What To Do After An Interview
How to Turn Down a Job Offer
You’ve prepared yourself for the challenge of a long job search, multiple interviews and even rejection, but now comes the unexpected part: turning down a job. Whether this comes up during your search for a paid or unpaid internship or an entry-level job, it’s certainly not a bad problem to have. It can, however, be difficult to navigate.
Whether this job was a near second choice or one you would have never actually considered, here are some best practices to follow when turning down a job offer.
Be prompt and appreciative.
Interviews can often be time-intensive for you and especially for the hiring manager. It’s likely that he or she spent hours looking over LinkedIn profiles and resumes as well as doing phone screens and follow-ups. It’s possible that the hiring manager even advocated on your behalf. Because of this, you want to decline promptly in a way that is appreciative of the time and energy that went into your hiring process. Your “thank you note” should be genuine and specific.
Say something like: “Thank you so much for offering me the Partnerships position. I really appreciate the time you took to share information about the company’s goals and to answer all of my questions. It’s clear how passionate the entire team is, and I very much enjoyed getting to learn about how everyone works together.”
Be honest and concise.
Another way to communicate respect is to share an honest and concise reason explaining why you’re declining the job. Hiring managers are people too, and they probably would like to know why you decided to go in another direction. No need to go into detail or to indulge in all of the pros and cons of your decision-making. Keeping it short and sweet is your best bet.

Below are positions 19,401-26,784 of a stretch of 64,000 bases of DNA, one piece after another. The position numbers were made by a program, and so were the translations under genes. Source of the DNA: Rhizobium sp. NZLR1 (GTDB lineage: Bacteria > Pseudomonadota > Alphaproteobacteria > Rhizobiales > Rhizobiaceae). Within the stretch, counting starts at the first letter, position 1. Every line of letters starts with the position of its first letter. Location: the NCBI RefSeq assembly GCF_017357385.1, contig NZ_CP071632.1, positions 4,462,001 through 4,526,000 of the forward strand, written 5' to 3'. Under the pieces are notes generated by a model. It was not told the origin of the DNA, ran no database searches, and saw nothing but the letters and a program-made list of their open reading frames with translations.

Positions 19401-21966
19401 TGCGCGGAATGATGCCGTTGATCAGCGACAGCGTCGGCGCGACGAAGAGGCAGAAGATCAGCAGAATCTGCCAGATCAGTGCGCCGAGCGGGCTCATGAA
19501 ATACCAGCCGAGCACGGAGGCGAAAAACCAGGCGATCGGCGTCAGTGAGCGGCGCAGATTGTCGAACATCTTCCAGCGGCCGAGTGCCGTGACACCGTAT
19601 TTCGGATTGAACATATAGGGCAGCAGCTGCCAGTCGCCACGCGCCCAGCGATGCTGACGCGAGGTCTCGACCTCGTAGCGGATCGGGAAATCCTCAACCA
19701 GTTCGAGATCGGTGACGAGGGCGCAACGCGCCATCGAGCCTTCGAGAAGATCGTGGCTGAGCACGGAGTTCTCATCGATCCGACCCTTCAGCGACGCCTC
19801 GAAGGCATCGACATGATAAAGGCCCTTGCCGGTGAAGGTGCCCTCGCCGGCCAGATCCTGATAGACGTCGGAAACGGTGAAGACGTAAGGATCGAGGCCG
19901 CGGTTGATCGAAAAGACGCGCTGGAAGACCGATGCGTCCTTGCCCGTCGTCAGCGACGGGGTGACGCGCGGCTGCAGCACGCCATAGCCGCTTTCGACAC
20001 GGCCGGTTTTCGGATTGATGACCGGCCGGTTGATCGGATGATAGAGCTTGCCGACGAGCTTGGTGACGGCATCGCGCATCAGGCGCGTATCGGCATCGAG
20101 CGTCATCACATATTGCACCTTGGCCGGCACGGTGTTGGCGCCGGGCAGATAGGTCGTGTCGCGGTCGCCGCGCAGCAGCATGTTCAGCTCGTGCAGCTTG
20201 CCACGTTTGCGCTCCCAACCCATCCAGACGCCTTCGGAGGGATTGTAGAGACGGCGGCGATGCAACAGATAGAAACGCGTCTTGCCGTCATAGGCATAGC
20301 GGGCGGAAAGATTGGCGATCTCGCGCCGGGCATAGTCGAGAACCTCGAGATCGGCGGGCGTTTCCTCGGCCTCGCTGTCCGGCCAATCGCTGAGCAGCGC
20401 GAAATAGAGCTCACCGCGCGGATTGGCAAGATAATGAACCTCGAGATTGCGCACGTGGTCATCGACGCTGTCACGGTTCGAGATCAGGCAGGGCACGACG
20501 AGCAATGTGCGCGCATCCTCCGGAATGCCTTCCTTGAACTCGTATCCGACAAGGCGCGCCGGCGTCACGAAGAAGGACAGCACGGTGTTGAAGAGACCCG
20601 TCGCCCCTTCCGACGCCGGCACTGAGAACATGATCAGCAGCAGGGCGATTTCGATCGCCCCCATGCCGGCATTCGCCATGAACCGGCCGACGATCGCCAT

Say something like:
- “After careful consideration over the past few days, I’ve decided to stay with my current company. “
- “After careful consideration, I’ve decided to accept another position at a different company.”
- “While this job is an exciting opportunity, I’ve ultimately decided to accept another position in a role that better aligns with my interests and long-term professional goals.”
- “After careful consideration, I’ve realized that my current class schedule does not allow me enough time to handle the demands of the role.”
Consider the future.
You want to do everything you can to avoid burning bridges. Who knows what the future may hold? You may cross paths with this company or hiring manager again, so communicating a desire to stay in touch is a small gesture that can go a long way.
Say something like:
- “It’s been a true pleasure getting to know more about the company over these past few weeks, and I hope our paths cross again in the future.”
- “I hope to see you at the upcoming PR conference this spring.”
- “Wishing you and your team the very best on your upcoming projects, and I hope to stay in touch.”
With these tips, you should feel confident in your ability to decline a job offer graciously and to keep your networks intact. Turning down a job offer may be tough, but remember that this is a necessary step in the pursuit of a great and rewarding career.